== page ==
Smells Like Mean Spirit: Why a Downtown L.A. Developer is Wrong About Inglewood

Musician Eddie Van Halen of Van Halen performs at their dress rehearsal for family and friends at the Forum in February. | Photo by Kevin Winter/Getty Images

A few weeks ago I expressed mixed feelings about the sale of the Forum to Madison Square Garden and the impending renovations that will involve, among other things, an $18 million loan from the city. I wondered about this kind of prioritizing in a recession-wracked atmosphere that has left Inglewood, like too many small cities across the state, in a deep budget hole and its school district on the brink of insolvency. I do understand the community pinning its economic, civic, and even spiritual hopes on the Forum, the main attraction of Inglewood for so many years. Redeveloping it may be fiscally foolhardy, but shuttering it would feel like something far worse.

I'll put aside that ambiguity for the moment to address the snide comments about Inglewood made in an L.A. Times story this week on MSG's plans to revive the Forum. In the story, Tim Lieweke, president of Staples owner AEG, suggested that Inglewood itself is a context that simply can't appeal to the masses as a major entertainment center. You know, too scary. According to the Times, Leiweke and his AEG cohorts "were quick to raise questions about the security of the neighborhood surrounding the Forum and dismissed it as a 'class B' venue."

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"We are very certain of our customer experience, their safety and the vibrancy of our campus," Leiweke went on. "We are going vigorously protect our own town."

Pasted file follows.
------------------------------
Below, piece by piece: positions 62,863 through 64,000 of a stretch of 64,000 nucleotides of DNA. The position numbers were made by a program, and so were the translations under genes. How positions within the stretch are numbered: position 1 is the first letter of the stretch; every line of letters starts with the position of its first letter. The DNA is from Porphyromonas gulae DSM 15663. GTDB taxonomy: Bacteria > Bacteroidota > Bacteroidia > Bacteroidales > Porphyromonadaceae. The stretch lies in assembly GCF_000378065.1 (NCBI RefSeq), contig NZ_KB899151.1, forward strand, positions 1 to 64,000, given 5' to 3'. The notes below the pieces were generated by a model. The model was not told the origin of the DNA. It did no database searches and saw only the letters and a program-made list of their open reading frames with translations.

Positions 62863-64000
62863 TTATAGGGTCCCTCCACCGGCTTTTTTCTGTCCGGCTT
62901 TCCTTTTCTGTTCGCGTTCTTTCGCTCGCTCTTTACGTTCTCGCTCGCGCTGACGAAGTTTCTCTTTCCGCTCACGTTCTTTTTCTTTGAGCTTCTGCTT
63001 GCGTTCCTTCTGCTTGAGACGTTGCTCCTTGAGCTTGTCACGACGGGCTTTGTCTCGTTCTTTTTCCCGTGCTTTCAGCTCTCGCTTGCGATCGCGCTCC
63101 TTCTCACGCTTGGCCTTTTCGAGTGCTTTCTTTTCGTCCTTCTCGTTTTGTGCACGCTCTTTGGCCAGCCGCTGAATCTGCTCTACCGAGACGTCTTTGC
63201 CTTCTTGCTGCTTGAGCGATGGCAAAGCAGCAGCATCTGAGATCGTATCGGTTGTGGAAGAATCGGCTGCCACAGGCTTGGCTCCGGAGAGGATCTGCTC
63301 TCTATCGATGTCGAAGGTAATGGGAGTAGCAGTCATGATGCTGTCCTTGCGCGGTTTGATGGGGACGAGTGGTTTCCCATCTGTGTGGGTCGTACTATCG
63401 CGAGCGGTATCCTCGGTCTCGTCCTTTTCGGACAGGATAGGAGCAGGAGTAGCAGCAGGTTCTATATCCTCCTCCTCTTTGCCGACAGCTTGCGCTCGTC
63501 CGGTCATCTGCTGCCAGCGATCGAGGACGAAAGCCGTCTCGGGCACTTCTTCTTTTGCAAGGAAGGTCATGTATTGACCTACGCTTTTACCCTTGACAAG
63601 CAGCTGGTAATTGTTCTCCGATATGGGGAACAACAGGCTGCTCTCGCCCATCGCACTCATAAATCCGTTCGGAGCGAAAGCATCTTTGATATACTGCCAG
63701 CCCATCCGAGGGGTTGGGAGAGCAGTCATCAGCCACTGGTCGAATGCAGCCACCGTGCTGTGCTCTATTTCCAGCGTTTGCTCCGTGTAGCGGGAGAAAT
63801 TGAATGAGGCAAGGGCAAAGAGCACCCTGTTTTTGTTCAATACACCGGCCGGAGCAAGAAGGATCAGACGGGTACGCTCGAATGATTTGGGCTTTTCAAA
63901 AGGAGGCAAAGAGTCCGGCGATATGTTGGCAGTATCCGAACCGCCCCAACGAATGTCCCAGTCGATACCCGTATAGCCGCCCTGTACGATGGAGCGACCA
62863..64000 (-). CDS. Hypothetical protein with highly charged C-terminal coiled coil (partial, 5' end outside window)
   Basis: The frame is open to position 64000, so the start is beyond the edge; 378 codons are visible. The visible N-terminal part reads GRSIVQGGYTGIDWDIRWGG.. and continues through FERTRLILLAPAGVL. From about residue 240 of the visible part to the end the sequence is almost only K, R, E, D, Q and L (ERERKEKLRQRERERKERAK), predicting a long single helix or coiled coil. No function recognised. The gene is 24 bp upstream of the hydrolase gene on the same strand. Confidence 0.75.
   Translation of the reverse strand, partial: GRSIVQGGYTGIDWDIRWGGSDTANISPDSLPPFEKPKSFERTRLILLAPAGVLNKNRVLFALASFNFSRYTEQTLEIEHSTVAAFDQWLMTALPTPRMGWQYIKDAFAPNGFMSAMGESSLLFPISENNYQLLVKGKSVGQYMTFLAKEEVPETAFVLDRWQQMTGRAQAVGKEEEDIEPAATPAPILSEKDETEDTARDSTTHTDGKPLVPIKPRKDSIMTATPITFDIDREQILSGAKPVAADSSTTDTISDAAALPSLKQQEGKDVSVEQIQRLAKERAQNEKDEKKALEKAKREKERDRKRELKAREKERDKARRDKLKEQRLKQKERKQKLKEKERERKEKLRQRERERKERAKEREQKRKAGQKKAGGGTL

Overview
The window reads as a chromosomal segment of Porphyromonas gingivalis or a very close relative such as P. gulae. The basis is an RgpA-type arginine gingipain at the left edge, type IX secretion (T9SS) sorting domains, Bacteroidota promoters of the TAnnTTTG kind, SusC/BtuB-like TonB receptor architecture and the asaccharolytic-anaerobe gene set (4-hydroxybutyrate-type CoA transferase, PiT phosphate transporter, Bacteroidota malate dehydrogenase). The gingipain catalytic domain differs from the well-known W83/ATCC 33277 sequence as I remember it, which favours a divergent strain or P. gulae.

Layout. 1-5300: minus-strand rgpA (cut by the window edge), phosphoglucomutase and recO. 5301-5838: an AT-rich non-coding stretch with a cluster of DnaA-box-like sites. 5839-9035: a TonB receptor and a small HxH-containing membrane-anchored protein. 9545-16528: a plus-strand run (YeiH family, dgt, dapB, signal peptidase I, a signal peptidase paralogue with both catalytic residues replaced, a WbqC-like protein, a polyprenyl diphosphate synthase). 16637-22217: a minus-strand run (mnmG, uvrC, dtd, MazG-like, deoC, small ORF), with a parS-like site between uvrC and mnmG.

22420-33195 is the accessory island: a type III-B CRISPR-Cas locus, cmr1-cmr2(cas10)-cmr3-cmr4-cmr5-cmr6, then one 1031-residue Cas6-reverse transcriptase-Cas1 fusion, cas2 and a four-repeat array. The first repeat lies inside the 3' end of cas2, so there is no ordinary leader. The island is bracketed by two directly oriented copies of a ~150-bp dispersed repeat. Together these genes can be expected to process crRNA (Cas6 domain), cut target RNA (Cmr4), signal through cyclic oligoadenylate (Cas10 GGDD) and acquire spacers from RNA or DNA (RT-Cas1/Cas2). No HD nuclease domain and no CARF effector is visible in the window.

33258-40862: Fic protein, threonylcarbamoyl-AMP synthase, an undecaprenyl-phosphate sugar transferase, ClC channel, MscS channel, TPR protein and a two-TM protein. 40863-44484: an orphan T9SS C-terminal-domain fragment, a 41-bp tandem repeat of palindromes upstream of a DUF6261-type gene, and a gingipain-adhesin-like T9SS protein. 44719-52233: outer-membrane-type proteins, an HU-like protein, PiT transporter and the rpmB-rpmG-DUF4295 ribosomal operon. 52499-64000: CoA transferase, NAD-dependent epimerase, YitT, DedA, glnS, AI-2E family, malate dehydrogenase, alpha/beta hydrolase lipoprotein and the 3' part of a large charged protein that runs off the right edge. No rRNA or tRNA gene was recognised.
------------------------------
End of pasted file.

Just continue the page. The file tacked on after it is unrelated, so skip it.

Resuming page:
"Our own town," meaning what, L.A.? Protect L.A. from the threat of MSG, or protect it from the threat of Inglewood? I know this was chiefly chest-thumping by local AEG for the benefit of a rival entertainment-venue owner parachuting in from the East Coast. But the racial insult directed at Inglewood was clear. Casting aspersions on the security of a neighborhood (though Inglewood is a nine-square-mile city of 120,000) is the preferred way to express such insults these days. But Leiweke went further by contrasting the "safety and vibrancy" of the area around Staples and with the presumably questionable area around the Forum. Who is he kidding? Figueroa and 9th is hardly an urban oasis. I'm not saying Manchester and Prairie is either, but it's certainly no more forbidding than south of downtown. Almost certainly less. For years before the Forum was bought by Faithful Central Bible Church in 2000, the massive Forum parking lot was a popular spot to walk dogs, jog, skateboard, practice motorcycle moves, fly kites -- the kind of boring, leisure-time stuff that marks a middle-class place, not the urban jungle infamously depicted in the movie "The Grand Canyon" and resurrected by AEG this week.